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Well I'm getting down to the last of my major work and this pyra is on the list. Going to try to get to it this weekend. Already brought it under a roof so it won't get water logged if it rains. I believe I will go with the original "left" trunk. It will yield quite a bit smaller plant than I had anticipated but it has more taper and movement, plus already has a ray shooting straight from the top of it. With the way these things grow I'm sure it could be back to large in a few seasons if chosen. My main concerns are with the root work. This needs completely raked and straightened. I'm sure I will end up washing it. Does anyone have a rule of thumb for maximum removal. I'm sure as long as I don't go past half it should be fine since I am removing so much of the upper. I wouldn't try that otherwise. The reason for such drastic removal is to correct the years of being in a pot and also to take care of the great Lock Ness monster in the picture. That had always been a hoop sticking out of the soil and I wasn't sure which way it was going. With the last winter weather the soil has given way to show what exactly was there. Any suggestions? I imagine I will be removing it entirely and seeing how much root mass goes with it but how should I protect that wound. I made some clay based putty just for the heck of it and was going to try it on the large trunk wound but it will actually be necessary here, at soil line, won't it?
 

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Brian Van Fleet

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You can remove the loop, but leave the part that runs along the soil beyond it...it may provide you with some tapered surface roots. Use some cut paste on the bigger cut, just because it may try to rot a little on you. The paste will give the wound a little time to close.

Go as hard as you need to on those roots, pyracantha are pretty vigorous and will fill the pot pretty quickly. You're in no danger if you only remove half, and could go harder, bare-rooting and washing them even (see shots of this pyracantha repotting last year...did it again this year). Be sure to comb out everything that's left so it's untangled and grows radially away from the trunk.
 

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sfhellwig

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Got the tree done last week. Had many things needing my attention. The cutting was interesting. So hard to cut away so much material but liberating, feeling that it was for the better of the future tree. Putting "putty" around the edges of the wounds was interesting. A real "get it the first time" situation. The more you try to correct, the worse it gets. I can hopefully post a pic if I got one after the cutting but before the "accident." I have been keeping it in the garage due to cold weather and last night a board fell against it:eek:. I don't really want to go into many details other than it started snowing and I was upset enough, but I got careless and a board fell against the trunk. So there is some scraping that might not be such a big deal except that it's a pyra. I am still somewhere between denial and waiting for the right time to be angry. Hey, maybe it will just induce some budding around the damage and that will aid healing. Yeah right:(.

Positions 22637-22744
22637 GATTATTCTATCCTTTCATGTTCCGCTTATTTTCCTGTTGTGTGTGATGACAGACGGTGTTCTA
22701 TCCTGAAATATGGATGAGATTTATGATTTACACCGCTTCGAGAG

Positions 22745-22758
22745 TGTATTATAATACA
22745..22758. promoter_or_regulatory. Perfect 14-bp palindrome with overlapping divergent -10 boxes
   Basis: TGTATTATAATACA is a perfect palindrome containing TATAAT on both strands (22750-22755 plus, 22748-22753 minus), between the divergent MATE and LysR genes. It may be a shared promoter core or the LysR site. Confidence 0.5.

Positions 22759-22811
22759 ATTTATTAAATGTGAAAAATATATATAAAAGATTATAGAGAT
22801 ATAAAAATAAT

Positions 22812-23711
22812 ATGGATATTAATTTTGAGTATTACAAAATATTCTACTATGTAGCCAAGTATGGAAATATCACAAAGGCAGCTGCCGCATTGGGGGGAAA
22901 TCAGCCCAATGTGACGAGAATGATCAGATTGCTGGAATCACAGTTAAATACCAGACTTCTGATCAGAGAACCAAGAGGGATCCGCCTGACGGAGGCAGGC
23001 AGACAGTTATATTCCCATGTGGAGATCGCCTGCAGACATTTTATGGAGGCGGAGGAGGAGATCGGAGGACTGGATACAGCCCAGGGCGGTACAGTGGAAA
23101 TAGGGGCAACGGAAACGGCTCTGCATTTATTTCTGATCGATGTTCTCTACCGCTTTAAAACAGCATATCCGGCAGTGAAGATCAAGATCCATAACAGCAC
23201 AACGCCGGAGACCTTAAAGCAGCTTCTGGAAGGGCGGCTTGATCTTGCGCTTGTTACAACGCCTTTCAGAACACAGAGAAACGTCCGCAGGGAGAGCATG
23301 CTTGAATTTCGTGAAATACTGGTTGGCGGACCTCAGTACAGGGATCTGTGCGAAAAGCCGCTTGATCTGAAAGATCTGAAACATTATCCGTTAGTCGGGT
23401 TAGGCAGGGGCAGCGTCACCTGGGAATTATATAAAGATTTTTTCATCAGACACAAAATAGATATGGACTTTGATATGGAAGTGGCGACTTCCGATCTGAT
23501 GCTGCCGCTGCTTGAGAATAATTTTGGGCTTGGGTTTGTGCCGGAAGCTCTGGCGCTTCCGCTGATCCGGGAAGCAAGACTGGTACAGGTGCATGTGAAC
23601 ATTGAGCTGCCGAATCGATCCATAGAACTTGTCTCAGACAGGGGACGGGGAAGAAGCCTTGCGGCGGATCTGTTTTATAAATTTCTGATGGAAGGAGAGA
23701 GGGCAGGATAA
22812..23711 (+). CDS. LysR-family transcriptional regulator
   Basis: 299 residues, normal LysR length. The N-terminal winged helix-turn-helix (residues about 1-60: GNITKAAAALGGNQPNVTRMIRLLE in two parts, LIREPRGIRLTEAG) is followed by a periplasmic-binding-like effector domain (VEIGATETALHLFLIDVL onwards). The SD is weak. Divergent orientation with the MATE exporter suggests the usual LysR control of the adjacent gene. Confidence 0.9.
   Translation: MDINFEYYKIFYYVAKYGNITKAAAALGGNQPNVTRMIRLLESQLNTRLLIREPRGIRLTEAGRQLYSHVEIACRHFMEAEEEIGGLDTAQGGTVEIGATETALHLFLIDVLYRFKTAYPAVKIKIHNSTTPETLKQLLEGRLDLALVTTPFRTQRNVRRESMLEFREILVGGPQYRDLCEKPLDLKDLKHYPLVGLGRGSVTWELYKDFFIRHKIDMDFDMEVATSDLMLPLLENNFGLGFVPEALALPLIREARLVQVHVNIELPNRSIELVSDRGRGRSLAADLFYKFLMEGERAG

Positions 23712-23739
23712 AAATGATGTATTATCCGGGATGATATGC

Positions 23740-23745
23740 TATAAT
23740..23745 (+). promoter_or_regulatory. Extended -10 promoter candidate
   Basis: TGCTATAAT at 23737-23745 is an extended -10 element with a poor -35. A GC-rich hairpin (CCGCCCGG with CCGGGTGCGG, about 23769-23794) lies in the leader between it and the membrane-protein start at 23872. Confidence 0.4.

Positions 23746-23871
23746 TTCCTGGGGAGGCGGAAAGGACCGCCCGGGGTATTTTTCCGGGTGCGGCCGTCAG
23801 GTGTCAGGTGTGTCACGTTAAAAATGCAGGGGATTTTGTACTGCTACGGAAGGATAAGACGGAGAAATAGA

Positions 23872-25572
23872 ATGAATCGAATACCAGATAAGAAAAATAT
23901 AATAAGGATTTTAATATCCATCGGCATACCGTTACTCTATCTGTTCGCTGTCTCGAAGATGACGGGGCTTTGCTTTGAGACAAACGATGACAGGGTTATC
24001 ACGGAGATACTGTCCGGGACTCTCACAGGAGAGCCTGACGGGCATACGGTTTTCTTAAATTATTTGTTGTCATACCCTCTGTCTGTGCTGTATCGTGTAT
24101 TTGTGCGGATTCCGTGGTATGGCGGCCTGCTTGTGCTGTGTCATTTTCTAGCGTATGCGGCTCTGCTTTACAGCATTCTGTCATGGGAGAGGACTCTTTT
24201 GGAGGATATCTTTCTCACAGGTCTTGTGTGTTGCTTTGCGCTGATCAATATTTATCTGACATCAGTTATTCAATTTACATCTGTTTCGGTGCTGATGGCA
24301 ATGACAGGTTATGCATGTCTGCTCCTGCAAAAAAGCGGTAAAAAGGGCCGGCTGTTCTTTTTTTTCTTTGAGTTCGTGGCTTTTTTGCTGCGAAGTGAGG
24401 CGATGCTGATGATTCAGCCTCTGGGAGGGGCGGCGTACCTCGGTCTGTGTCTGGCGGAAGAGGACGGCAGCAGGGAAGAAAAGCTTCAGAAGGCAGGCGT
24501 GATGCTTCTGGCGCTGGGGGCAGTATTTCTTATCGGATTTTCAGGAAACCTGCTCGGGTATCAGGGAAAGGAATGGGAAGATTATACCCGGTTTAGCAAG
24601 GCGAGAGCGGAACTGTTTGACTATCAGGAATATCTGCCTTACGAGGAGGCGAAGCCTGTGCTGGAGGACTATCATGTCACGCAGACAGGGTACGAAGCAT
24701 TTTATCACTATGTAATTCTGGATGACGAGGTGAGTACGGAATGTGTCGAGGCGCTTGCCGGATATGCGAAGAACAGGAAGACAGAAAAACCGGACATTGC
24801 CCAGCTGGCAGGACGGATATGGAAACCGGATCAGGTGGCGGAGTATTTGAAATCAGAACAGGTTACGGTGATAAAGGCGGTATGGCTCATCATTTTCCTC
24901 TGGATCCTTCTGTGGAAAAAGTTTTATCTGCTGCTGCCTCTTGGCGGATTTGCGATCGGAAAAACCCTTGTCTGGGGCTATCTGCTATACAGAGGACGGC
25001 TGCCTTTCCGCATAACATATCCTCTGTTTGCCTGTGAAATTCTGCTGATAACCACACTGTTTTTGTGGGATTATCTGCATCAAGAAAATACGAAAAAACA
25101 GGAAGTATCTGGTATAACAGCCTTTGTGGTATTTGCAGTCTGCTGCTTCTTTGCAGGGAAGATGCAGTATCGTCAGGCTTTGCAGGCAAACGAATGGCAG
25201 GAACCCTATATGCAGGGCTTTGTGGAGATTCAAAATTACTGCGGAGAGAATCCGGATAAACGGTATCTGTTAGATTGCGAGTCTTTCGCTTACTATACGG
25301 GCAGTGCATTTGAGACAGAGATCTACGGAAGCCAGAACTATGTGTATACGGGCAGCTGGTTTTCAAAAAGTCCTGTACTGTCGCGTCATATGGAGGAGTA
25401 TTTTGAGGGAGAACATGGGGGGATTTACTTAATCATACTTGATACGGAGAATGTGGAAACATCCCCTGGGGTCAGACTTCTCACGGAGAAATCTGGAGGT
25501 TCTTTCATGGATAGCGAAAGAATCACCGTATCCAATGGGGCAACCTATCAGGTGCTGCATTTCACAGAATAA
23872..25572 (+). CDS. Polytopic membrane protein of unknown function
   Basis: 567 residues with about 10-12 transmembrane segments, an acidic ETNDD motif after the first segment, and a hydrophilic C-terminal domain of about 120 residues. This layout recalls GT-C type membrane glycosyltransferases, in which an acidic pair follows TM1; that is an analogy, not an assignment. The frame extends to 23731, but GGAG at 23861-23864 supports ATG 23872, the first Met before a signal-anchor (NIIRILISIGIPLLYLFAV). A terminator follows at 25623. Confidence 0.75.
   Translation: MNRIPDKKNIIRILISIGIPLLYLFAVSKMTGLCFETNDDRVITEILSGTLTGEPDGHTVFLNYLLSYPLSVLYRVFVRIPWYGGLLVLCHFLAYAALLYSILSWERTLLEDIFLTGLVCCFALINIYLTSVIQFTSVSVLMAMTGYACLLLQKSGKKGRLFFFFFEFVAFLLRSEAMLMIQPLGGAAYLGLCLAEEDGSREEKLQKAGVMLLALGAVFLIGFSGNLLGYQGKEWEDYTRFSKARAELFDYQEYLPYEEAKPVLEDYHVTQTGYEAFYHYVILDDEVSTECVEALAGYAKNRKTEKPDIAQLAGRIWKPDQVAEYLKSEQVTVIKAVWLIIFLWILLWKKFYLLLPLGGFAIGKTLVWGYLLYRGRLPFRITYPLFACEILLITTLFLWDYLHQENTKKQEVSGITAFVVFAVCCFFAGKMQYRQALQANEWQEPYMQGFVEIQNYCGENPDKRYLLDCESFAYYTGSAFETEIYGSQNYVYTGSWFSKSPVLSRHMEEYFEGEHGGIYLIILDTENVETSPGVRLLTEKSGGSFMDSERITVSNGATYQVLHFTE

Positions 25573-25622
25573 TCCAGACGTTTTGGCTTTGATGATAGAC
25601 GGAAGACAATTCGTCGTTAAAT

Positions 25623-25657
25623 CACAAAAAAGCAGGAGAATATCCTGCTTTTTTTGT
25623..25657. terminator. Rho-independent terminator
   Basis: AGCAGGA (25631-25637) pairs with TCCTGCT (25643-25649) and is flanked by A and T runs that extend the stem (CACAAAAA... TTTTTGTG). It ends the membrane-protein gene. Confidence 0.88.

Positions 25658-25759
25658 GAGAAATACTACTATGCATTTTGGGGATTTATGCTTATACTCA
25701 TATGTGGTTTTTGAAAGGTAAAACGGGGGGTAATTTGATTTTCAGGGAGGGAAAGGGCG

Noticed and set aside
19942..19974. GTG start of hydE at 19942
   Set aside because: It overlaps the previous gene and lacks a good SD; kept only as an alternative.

sfhellwig

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I found a picture of "after cutting" but "before repotting". It is not the best shot but it does show the reduction. I have been babying the tree, still, as it went through a lot and I can't put it in harsh sunlight. I'm sure that would finish it off. I guess it needs to come up on the porch where it will get a little in the morning. Just waiting for some new growth before I celebrate. It is pushing new leaves. Once I see a ray take off for a new spurt I will know it has pretty well made it barring any additional shocks.

Ultimately it came down to some nice taper. It will likely need to be a medium tree (18"or so) to not outgrow it's taper. Now for all those pruning scars. That may be the ultimate obstacle keeping this from ever looking too good. We will see.
 

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Brian Van Fleet

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Good job...you saw the best part of the tree and decisively removed the rest. If it was mine, I'd have a hard time not putting it out into full sun. I believe that with almost no foliage, the light warming the trunk and pot will encourage it to pop back much harder. Just mist it as often as you walk by it, and keep the bark soft, you'll have shoots popping all over the place in 3 weeks.

On the cut putty, if it was sticking to you and not the tree, just stick a ball of it on the spot, spit on your fingers and work it into place; it won't stick to you.
 

sfhellwig

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Figured I would give an update since it had been a while and I actually had something to show. The pictures are sort of a left/right view and an up closer of the trunk. I did place it where it gets full sun for several hours of the day. Even though the soil looks super loose that is mostly top dressing of Pro's Choice. But the soil is very loose and aerated (Pro's Choice and Perlite). I have not made the break to mostly inorganic but I feel my mix is sufficient for now. Some of the shoots that have already begun extending will end up being sacrifice left on to help heal scars. The buds that are just now showing will likely be my branch choices. We'll see how long they get and wire them down just as soon as feasible. Looks like the original "apex" has already been challenged and discarded. The putty seems to be doing it's job, I could only imagine how badly the bark would be peeling back from these monster cuts. If you don't grow a pyra, look back at my early pics for examples of poorly healing cuts. Now I just have to make sure it doesn't get fried this summer, maybe not leave it open air this winter. I am thrilled so far, just wondering how many years till I see those wonderfully colored pomes again. When I do they will hopefully be accentuating a beautiful triangle outline of a tree. We have a few years.:D

These were shot at lunch with the box in daily position. I will try to take future pics with a background and eye level so you can actually see some shape, since that's finally getting better.
 

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sfhellwig

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I was going to post another update picture because it had been a while and it looked like the thing has been putting on a bit of growth. All this heat. Amazing that it is growing, but fresh green at the tips. I might wire the top up to be perfectly straight or cut it, to get a little movement and make a side branch take over on the upward route. For now it's full growth to heal scars, maybe wire down any whips that really take off. Probably not much to do until next year. Picture left long to show depth of box.